Instead, the public got used to using smaller tokens often issued by traders in a particular town or area, satisfying the local need for pennies, halfpennies and farthings. (As an aside, my ancestor diligently wrote down a reminder that it was proper to pronounce the word farthing as ‘fardun’). The problem with these tokens is that they were technically illegal (breaching the monopoly
granted to the Royal Mint by the Crown) and could often only be exchanged in the town of issue.
By way of an aside my ancestor’s diaries show that on Valentine’s Day every year he gave each child in the local school one penny (’98 Boys and Girls one penny each i.e. Eight shillings and two pence, plus a penny for the post boy’).
Things did not get back to a sensible footing until the whole coinage was overhauled in 1816. This coincided with the move of the Royal Mint from its old headquarters in the Tower of London to new and more spacious premises nearby, where mechanisation was more practicable. This involved the new steam presses supplied by Boulton and Watt. It was decided to allow silver and copper to be representative i.e. without equivalent intrinsic value, and from then on the coinage was based solely on the gold standard. Out went the 21 shilling guinea and in came the twenty shilling pound (using 22 carat gold) with its multiples in two and five pounds. Also in 1816 back came the silver crown and half crown. Back came the shilling and the sixpence, along with the smaller silver denominations (4d i.e. groat, 3d, 2d and 1d).
In conclusion: the issue of coins other than for higher values was a complete mess in the period 1760 to 1816. Partly this was caused by inflationary constraints, partly by the limited space available within the Tower of London to bring in new machinery. The result was chronic shortages, poor quality coins in circulation, and an increase in forgeries - even though counterfeiting carried the death penalty. The problems existed because we were wedded to a dual (i.e. both gold and silver)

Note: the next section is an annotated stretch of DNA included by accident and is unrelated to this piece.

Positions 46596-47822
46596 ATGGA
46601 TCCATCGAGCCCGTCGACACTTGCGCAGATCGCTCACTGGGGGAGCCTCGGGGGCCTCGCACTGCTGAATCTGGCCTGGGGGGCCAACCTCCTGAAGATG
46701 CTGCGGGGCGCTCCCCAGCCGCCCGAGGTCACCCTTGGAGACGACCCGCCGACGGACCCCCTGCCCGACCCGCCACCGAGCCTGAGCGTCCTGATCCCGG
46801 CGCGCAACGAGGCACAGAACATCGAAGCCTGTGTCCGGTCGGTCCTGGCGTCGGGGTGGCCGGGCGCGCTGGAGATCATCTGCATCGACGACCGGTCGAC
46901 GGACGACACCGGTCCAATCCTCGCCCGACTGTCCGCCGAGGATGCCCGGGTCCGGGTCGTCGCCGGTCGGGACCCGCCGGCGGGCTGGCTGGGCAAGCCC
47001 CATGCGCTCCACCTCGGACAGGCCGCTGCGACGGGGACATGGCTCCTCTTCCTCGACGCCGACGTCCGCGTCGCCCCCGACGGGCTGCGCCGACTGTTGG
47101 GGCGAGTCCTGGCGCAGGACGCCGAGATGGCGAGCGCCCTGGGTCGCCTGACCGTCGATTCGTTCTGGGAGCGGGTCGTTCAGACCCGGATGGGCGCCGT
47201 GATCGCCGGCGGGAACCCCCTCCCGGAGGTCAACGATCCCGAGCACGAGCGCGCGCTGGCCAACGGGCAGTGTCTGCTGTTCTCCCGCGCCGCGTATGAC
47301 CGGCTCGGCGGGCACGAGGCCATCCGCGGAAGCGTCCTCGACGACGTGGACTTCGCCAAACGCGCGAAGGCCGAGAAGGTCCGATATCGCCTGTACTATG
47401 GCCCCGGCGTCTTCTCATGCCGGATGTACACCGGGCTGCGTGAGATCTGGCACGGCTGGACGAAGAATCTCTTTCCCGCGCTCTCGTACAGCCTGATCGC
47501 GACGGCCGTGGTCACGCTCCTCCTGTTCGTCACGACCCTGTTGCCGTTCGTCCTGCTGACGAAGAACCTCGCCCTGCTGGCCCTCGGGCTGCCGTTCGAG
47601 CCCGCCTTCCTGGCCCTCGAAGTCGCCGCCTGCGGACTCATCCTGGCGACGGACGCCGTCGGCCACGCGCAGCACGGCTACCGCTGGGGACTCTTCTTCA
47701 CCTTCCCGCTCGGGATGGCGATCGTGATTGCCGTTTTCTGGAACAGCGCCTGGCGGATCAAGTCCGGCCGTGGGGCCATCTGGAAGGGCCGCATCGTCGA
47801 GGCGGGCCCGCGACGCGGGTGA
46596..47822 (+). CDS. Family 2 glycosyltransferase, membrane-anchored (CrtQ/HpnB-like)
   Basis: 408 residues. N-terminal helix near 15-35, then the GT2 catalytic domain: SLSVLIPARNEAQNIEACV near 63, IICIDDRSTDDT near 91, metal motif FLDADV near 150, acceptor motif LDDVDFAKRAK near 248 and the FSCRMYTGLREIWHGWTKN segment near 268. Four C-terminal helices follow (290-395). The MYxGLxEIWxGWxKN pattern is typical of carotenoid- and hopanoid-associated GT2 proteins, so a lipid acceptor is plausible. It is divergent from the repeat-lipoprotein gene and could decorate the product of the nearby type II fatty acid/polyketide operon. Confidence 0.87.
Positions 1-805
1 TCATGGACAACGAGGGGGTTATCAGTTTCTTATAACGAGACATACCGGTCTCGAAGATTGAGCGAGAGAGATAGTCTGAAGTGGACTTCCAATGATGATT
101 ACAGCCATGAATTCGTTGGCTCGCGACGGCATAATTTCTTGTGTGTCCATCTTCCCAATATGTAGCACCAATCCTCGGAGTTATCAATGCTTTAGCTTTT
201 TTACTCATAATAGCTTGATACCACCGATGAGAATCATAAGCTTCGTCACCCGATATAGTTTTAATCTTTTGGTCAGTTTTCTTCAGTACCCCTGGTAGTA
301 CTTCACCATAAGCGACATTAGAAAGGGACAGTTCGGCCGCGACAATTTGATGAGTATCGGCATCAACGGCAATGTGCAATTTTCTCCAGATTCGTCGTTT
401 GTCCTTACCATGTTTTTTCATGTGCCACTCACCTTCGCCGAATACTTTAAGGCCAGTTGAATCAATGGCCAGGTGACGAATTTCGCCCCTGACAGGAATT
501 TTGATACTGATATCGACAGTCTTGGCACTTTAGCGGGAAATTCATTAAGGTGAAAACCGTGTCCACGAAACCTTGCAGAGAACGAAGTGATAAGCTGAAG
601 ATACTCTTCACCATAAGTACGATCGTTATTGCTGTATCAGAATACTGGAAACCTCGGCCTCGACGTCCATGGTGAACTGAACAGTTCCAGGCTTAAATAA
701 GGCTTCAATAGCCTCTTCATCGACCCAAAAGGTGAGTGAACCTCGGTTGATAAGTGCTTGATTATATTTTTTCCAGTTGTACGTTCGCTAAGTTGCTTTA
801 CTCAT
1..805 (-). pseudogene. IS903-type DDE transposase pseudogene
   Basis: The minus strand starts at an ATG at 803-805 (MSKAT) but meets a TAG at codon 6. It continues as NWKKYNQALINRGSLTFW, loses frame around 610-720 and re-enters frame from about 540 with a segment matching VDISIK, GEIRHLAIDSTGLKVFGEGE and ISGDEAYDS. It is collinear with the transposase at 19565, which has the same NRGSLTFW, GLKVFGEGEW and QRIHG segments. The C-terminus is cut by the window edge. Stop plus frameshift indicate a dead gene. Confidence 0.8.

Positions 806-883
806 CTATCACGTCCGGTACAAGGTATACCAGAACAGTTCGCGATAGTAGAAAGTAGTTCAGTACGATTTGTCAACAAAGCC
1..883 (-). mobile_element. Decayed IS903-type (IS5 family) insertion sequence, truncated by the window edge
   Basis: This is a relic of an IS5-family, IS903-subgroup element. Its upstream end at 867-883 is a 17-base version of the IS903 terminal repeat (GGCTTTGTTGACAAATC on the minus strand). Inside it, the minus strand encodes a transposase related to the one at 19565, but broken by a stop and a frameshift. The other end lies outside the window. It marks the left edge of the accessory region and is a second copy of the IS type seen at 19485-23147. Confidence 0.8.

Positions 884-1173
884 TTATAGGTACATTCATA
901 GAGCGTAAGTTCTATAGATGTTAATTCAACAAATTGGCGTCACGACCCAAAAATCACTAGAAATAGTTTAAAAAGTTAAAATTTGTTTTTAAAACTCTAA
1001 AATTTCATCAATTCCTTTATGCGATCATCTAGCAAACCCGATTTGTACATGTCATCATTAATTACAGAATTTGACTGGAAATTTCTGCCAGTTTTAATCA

standard and the problems went away ‘overnight’ in 1816 when the coinage was completely re-vamped. Prior to that date the public had to endure fifty years of confusion and inconvenience, as well as the financial loss caused whenever anyone unscrupulous or dishonest palmed off inferior foreign coins, forgeries, or blanks. It must have been a rotten time to be in business, and my ancestor’s diaries reflect this damaging uncertainty.
Mike Rendell is author of a book The Journal of a Georgian Gentleman, available on Amazon, based on the array of diaries, journals, accounts – even shopping lists – left by his 4xgreat grandfather Richard Hall. It tells the story of everyday life in the Eighteenth Century, seen through the eyes of his ancestor who had a haberdashery shop at Number One London Bridge. Details of the book appear on his website.
He also does a blog, three or four times a week, on all matters linked to the Georgian era.